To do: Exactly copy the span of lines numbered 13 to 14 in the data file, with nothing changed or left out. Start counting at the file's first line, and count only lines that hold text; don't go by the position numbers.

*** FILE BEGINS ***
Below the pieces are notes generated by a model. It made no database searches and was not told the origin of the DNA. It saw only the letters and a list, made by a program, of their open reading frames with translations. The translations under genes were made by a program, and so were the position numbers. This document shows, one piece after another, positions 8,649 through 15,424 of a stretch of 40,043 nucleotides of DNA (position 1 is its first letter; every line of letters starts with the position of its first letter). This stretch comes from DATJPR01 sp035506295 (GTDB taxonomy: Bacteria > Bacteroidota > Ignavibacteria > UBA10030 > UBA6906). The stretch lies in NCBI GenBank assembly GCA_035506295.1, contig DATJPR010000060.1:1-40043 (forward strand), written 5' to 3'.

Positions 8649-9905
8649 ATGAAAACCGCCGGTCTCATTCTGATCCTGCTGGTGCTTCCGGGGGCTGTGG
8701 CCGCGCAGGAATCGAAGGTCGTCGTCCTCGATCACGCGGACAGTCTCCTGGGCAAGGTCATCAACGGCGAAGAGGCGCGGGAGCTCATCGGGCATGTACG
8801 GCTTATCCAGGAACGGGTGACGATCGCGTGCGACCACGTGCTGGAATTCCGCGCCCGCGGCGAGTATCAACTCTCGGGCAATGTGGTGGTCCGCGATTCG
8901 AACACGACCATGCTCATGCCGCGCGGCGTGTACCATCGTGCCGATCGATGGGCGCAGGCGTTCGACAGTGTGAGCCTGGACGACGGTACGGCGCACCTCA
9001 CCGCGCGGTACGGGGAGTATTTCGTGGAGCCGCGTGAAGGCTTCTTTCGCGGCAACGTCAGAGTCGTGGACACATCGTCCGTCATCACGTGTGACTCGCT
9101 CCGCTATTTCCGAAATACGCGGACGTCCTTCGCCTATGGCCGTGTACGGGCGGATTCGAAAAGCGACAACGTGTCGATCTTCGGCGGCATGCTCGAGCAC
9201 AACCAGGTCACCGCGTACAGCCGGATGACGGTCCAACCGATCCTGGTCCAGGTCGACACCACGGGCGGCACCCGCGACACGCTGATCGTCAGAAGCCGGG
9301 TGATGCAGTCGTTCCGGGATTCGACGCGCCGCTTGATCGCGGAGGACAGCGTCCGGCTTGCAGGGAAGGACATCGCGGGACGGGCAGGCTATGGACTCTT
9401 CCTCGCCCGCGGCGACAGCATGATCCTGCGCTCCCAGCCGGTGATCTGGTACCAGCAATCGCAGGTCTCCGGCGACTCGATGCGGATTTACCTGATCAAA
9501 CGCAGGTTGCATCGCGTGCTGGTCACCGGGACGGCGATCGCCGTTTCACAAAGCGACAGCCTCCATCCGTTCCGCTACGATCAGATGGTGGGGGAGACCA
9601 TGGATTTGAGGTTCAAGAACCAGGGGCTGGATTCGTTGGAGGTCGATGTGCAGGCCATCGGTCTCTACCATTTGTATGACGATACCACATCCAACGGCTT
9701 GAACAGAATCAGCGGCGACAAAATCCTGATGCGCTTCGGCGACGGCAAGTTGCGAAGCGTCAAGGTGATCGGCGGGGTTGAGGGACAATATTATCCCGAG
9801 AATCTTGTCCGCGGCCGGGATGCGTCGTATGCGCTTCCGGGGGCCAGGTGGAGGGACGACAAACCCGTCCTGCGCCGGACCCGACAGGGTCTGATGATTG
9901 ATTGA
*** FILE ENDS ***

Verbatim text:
9601 TGGATTTGAGGTTCAAGAACCAGGGGCTGGATTCGTTGGAGGTCGATGTGCAGGCCATCGGTCTCTACCATTTGTATGACGATACCACATCCAACGGCTT
9701 GAACAGAATCAGCGGCGACAAAATCCTGATGCGCTTCGGCGACGGCAAGTTGCGAAGCGTCAAGGTGATCGGCGGGGTTGAGGGACAATATTATCCCGAG